Review of Memory Meaning and Method: Some Psychological Perspectives on Language Learning by Earl W. Stevick. Rowley, Mass.: Newbury House Publishers, 1978.
Notes and Queries, Vol. 27 No. 1, Febraury 1980, pp. 88-89
Professor Stevick prefaces his book by stating his personal creed, that language study is a 'total human experience', and not just an oral‑aural or a cognitive one. Applied systematically to the task of teaching a foreign language, its consequences are revolutionary. The teacher gives his attention first to student attitudes and only secondarily to the linguistic material. The teacher's function is not to teach but to induce the student to learn.
The inability of the student to produce foreign sounds is not physiological but psychological. The inhibitions are many; the defences may be aggression or withdrawal. The alteration of language behaviour excites the fear of losing one's identity. 'At least during one period of English history, no gentleman who was learning French would stoop to adopt the effeminate and obviously degenerate way of speaking that is used by the French people. To do so would be "integrative" toward a dangerous out‑group and ipso facto dis‑"integrative" toward the in‑group.' The effort to understand what is going on in the mind (or ego) of the student takes us back (naturally) to considerations of infantile libidinal relationships along lines deriving from Freud. We read of some very fanciful model‑building. A fundamental assertion of 'Transactional Analysis', for instance, is that the number of ego‑states within any individual is precisely three. They are not mere theoretical constructs but psychological realities, built upon infantile memories, ingrained and unalterable, and producing different behaviours depending on which of them is in control at a given moment. These egostates are called the Parent, the Child, and the Adult, each with its own psychological characteristics. In Transactional Analysis the basic unit is a 'stroke'; an exchange of strokes is a 'transaction'. Trouble arises in a 'crossed transaction', e.g. where an Adult‑Adult stroke is met by a Parent‑Child riposte. The teacher's aim is to understand not only the single student, but all the interactions between the members of the class. The more communication there is between class members, the greater the 'data‑flow', the more rapid will be the advance in learning. 'Productivity' is the goal, not 'reflectivity' (merely giving back what has been received). Productivity goes on at a deeper level than reflectivity; and the more of his deeper self that the student tries to express in the target language, the more will be his grasp and understanding. Further, the more they reveal of themselves to one another, the easier it is for the class members to come together into a community.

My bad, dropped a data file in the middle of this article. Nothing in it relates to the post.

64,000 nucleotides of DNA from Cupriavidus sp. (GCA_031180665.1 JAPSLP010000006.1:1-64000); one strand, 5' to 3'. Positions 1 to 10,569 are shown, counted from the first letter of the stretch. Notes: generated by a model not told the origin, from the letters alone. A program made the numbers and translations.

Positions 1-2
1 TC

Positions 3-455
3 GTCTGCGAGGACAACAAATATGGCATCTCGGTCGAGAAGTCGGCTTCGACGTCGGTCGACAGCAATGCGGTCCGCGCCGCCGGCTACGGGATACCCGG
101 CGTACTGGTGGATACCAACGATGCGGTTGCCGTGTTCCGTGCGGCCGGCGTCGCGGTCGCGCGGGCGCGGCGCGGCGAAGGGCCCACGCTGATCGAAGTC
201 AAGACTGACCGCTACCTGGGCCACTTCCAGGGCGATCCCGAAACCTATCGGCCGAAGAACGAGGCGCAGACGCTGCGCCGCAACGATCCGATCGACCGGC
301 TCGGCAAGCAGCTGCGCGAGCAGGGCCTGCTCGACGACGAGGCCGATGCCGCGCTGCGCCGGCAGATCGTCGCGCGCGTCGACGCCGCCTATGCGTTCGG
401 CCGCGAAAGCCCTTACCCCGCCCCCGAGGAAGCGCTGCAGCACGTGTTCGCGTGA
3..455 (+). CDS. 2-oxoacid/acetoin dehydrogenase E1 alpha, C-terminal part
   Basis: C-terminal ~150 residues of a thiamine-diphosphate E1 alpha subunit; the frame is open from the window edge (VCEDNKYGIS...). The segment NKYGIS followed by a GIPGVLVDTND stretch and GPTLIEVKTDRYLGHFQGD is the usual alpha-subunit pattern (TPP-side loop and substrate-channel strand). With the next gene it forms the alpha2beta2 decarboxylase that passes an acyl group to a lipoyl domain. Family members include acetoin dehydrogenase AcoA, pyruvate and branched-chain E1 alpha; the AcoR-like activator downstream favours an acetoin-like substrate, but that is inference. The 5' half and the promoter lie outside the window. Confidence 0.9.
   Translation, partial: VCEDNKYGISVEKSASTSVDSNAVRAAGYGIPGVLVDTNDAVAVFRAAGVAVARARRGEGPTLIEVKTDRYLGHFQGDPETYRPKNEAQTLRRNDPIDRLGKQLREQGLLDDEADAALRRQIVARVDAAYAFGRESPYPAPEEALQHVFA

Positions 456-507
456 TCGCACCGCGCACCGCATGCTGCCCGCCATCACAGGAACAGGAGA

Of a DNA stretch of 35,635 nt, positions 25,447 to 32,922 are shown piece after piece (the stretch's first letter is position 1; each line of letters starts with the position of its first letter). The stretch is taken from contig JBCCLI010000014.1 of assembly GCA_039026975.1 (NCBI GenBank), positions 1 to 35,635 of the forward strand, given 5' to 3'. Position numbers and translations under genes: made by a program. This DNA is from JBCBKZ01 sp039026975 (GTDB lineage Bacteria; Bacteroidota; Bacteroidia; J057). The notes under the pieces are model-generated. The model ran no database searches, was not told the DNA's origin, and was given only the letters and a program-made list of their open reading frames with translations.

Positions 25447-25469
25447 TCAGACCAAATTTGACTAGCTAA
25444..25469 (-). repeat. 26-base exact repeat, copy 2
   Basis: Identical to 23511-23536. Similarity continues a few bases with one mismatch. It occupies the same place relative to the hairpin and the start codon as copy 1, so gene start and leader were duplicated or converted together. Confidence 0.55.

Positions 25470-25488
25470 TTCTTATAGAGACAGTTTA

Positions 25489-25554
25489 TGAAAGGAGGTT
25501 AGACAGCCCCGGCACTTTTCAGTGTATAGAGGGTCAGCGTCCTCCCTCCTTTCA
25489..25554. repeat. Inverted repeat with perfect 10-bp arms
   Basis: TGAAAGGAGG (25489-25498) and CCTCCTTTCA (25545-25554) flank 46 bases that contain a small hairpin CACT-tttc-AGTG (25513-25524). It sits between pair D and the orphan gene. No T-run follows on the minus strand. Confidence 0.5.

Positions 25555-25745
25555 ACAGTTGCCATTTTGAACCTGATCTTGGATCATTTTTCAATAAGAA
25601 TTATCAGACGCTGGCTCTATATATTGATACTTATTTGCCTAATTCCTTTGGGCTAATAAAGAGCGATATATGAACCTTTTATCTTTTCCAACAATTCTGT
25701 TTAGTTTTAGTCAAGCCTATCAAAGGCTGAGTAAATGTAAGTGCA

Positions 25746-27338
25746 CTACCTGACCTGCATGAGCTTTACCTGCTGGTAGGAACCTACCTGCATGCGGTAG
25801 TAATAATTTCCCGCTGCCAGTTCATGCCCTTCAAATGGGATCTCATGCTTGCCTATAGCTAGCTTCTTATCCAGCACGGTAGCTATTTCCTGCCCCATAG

One system, the Silent Way, was developed by Gattegno for teaching generally, including mathematics, and the reading and writing of the mother tongue. Primary attention is given to the social forces at work in the class. The teacher's activity is subordinated to the learner's. The teacher must stop interfering with and side‑tracking that activity. It is found that new material is absorbed and retained best in a silence that follows its presentation. Re‑iteration and mimicry are avoided. In twenty minutes the teacher may open his mouth only seven times, on each occasion to provide the class with a single word. The students do ninety percent of the talking. They depend for stimulus very much on one another. The spirit of competition is replaced by cooperation, and productivity is enhanced. In Suggestopaedia (Lozanov) particular attention is given to ways of helping students to bypass their inhibitions. At the outset each student is given a foreign language name and a fictitious prestigious occupation. Behind this mask the student can make mistakes without self‑injury, and can develop flights of fancy, including his own imaginary life history.
There are many fascinating pages in Professor Stevick's book, and many tedious or even confusing passages in which we are belaboured with all too many reports on experiments. The whole beginning section on memory could perhaps have been spared, or at least greatly shortened. But the sections on meaning and method must be found stimulating by language teachers, and by educationists more generally. Professor Stevick leaves us with a riddle. The premises of many of these methods are in flat contradiction to one another. If those of method A are correct and A works, then method B should not. and vice versa. But, in different hands, both do. In fact, in the right hands, they all do. Like the nine and sixty ways of constructing tribal lays.